Whoops! I found one more post that didn’t make it from my old blog to my new. This is the last Friday repost–for real this time! But first…
Ali Cross (pen name Alex Banks–one of my Emblazoner partners) is involved with IndieReCon. She just mentioned that they are sponsoring a couple of contests this year. I wasn’t going to bother, since it’s judged by reader votes instead of a panel of judges, and my reach for such a popularity contest is zilch. I’m also not into begging for votes. However, she reminded me that 12,000 people visited the IndieReCon website last year. Just getting a title or two on there would be terrific exposure. Problem is, I can’t nominate myself. So–and I’ll only put this out to you guys once–if you’ve read my work and think its worth nominating, you can do so on the IndieReCon website. It’s really easy to navigate. There is nominating form with title, author, category (mine are all “children’s fiction”), and year of publication. The link to the form is right on the home page. And no, the $5.00 entry fee is NOT for nominations. It’s for authors who want to enter their covers in a second contest.
Just in case anyone feels the spirit moving, here are my books and publication years to make it easy. Please don’t feel obligated; I’m not begging. Just making it easy if anyone feels so inclined. If a book is nominated twice, the second one is chalked up as a vote.
Song of the Mountain (2012)
The Candle Star (2011)
Taylor Davis and the flame of Findul (2013)
The Quill Pen (2011)
(The first three are all free now, by the way.) Okay, that’s the last I’ll say about that. On to the book review…
The Unicorn Chronicles is a series written by Bruce Coville, a high quality epic fantasy stories for middle grade readers. I was directed to the Chronicles by Patricia Tilton of Children’s Books Heal. The creation of the series spanned ten years and includes four books. They reveal the monumental happenings in of the world of Luster, a land created for magical creatures to escape to when mankind began to look suspiciously on—and even disbelieve in—magic. But all is not well in Luster. Behind all four books lies the threat of Beloved, a woman of vast power with an ancient grudge, who has stepped up efforts to destroy all unicorns. But one twelve-year-old girl finds herself thrust into the story and pulled strongly by both sides.
I thoroughly enjoyed this series. It’s sweeping in its scope, with all the elements of high fantasy: dragons, kingdoms, races, magical creatures, wizards, quests…it’s got it all. It’s entertaining and well-written, with snappy dialogue and plausible plots. Though I wouldn’t rate it as highly as The Chronicles of Prydain or Narnia, I was never bored. It features a girl protagonist, but the magic, the creatures, the male unicorns, the quest will all appeal to boys.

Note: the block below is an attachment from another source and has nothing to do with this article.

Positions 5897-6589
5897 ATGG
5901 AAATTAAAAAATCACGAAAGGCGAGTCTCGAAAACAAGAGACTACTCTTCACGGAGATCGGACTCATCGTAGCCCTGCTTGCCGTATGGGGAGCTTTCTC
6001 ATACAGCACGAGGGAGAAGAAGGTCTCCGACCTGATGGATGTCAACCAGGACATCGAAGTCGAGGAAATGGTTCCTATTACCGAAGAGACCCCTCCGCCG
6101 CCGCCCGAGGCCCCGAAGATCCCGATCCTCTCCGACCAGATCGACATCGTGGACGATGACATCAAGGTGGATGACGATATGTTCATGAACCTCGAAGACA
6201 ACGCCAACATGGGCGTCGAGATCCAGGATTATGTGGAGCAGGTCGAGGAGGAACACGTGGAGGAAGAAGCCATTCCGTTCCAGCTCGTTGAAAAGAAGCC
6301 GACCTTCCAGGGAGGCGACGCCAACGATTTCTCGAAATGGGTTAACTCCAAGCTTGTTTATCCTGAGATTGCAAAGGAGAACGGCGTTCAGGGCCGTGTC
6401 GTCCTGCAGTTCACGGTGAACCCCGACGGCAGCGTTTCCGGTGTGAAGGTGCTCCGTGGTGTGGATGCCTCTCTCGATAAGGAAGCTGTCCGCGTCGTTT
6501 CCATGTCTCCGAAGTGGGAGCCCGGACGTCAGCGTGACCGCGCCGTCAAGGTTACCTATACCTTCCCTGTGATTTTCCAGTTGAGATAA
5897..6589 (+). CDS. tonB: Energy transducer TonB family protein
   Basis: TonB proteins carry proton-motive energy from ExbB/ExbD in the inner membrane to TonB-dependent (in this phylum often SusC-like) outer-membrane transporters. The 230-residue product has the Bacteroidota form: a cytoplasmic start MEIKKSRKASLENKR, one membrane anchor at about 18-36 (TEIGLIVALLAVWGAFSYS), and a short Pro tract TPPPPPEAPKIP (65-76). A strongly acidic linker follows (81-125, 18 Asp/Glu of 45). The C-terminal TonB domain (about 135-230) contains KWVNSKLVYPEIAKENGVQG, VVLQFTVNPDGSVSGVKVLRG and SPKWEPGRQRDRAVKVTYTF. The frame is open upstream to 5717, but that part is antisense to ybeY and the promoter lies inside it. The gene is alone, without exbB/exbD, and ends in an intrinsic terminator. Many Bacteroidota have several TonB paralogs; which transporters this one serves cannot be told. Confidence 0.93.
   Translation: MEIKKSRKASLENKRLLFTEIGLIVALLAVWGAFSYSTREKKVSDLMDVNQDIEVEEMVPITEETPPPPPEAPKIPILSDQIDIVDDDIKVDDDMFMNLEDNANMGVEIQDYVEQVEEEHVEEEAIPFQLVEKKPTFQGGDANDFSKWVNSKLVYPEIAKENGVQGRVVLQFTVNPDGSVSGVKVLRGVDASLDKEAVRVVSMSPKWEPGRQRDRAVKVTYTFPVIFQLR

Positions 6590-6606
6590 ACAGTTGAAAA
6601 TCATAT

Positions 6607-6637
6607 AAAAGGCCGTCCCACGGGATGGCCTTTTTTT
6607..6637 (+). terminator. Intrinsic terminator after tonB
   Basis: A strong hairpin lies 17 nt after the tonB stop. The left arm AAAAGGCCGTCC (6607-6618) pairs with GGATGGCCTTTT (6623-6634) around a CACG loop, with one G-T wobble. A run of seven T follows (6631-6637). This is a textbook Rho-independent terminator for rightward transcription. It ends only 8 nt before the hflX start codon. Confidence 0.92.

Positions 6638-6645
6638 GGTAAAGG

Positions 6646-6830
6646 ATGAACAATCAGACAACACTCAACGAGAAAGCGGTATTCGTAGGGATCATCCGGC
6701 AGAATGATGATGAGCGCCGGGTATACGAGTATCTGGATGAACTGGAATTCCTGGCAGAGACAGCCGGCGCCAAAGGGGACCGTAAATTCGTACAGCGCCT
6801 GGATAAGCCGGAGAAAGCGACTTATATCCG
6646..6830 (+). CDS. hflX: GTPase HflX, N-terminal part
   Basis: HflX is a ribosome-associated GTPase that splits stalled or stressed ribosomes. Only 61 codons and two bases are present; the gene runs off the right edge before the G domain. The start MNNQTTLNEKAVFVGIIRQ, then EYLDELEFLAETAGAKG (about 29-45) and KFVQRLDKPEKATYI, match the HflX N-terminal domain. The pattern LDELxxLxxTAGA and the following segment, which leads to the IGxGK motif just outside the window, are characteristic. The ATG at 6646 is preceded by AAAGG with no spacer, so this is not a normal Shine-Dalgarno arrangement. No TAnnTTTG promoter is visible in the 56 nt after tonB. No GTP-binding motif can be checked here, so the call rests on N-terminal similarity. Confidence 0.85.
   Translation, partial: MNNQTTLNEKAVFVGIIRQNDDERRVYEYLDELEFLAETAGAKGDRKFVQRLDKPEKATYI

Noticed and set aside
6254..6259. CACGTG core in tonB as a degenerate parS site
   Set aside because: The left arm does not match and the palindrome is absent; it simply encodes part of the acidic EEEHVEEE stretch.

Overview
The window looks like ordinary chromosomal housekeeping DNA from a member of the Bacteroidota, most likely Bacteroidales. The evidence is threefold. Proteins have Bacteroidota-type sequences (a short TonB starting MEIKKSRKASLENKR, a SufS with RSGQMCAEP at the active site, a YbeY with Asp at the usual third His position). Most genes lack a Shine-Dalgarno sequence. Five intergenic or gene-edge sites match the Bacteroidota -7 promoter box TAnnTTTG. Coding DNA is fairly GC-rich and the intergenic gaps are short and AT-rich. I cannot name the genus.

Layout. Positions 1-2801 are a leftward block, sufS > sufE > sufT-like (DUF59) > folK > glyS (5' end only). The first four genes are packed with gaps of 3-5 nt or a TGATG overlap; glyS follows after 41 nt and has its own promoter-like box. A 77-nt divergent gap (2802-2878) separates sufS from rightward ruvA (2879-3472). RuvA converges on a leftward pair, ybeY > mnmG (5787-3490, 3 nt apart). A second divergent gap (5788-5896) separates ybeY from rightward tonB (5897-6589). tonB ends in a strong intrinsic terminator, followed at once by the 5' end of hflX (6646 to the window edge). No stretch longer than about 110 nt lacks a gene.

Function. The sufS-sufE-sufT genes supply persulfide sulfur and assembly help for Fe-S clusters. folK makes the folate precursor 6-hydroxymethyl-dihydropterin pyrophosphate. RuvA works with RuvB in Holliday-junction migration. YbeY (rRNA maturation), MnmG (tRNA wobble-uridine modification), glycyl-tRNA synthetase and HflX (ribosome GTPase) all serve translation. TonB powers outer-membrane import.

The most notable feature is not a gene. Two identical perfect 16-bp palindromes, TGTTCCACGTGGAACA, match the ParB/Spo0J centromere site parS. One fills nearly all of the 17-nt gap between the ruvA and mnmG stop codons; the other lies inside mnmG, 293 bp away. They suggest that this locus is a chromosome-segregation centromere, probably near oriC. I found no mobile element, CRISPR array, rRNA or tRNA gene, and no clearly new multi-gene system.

The tale of Luster is revealed in four volumes. I’ll briefly touch on each, without giving too much away from the next.
Into the Land of Unicorns: Readers are introduced to Cara Diane Hunter, a young girl who’s been abandoned by her parents and raised by her grandmother. While fleeing from an unknown adversary, Cara is given an amulet that opens a gateway between Earth and Luster. She is befriended by Lightfoot the Unicorn; the Squijum, a cat/squirrel-like creature; and the Dimblethumb, a creature like a half bear/half man. Readers share Cara’s confusion as she tries to figure out her own past and deliver her grandmother’s message to “The Old One,” the queen of the unicorns.
Song of the Wanderer: The queen of the unicorns has sent Cara on a mission back to earth to bring back her grandmother. But there are few gates that link the two worlds. Cara, with the help of a few friends, must travel to the gate within a dragon’s lair before the window of opportunity is lost.
Dark Whispers: This is a tale of two quests: Cara Diana Hunter’s search for an ancient story that may unravel the secret of the long enmity between the unicorns and the delvers, and her father’s journey to free Cara’s mother from the Rainbow Prison. Cara’s journey leads her through the strange underground world of the delvers to the court of the centaur king, while her father must travel from mysterious India to the depths of the Rainbow Prison itself. (Summary taken from Amazon.)
The Last Hunt: In the center of Luster stands an enormous tree called the Axis Mundi, the Heart of the World. But now that tree is wounded, pierced through by magic. And through that wound marches an army of Hunters, led by the sinister and vengeful Beloved. And they are all determined to destroy each and every unicorn. As the unicorns gather to defend their lives, the human girl, Cara, is sent on a mission to meet a ferocious and mysterious dragon. Faced with perilous danger, Cara must make a desperate decision that will change her life forever. (Summary taken from Amazon.)
I found one mild profanity in over 1,200 pages and no content that would exclude even third or fourth graders who can handle the length and vocabulary, which I’d estimate at about a fifth grade level. I highly, highly recommend The Unicorn Chronicles for kids who love sweeping fantasy world adventures.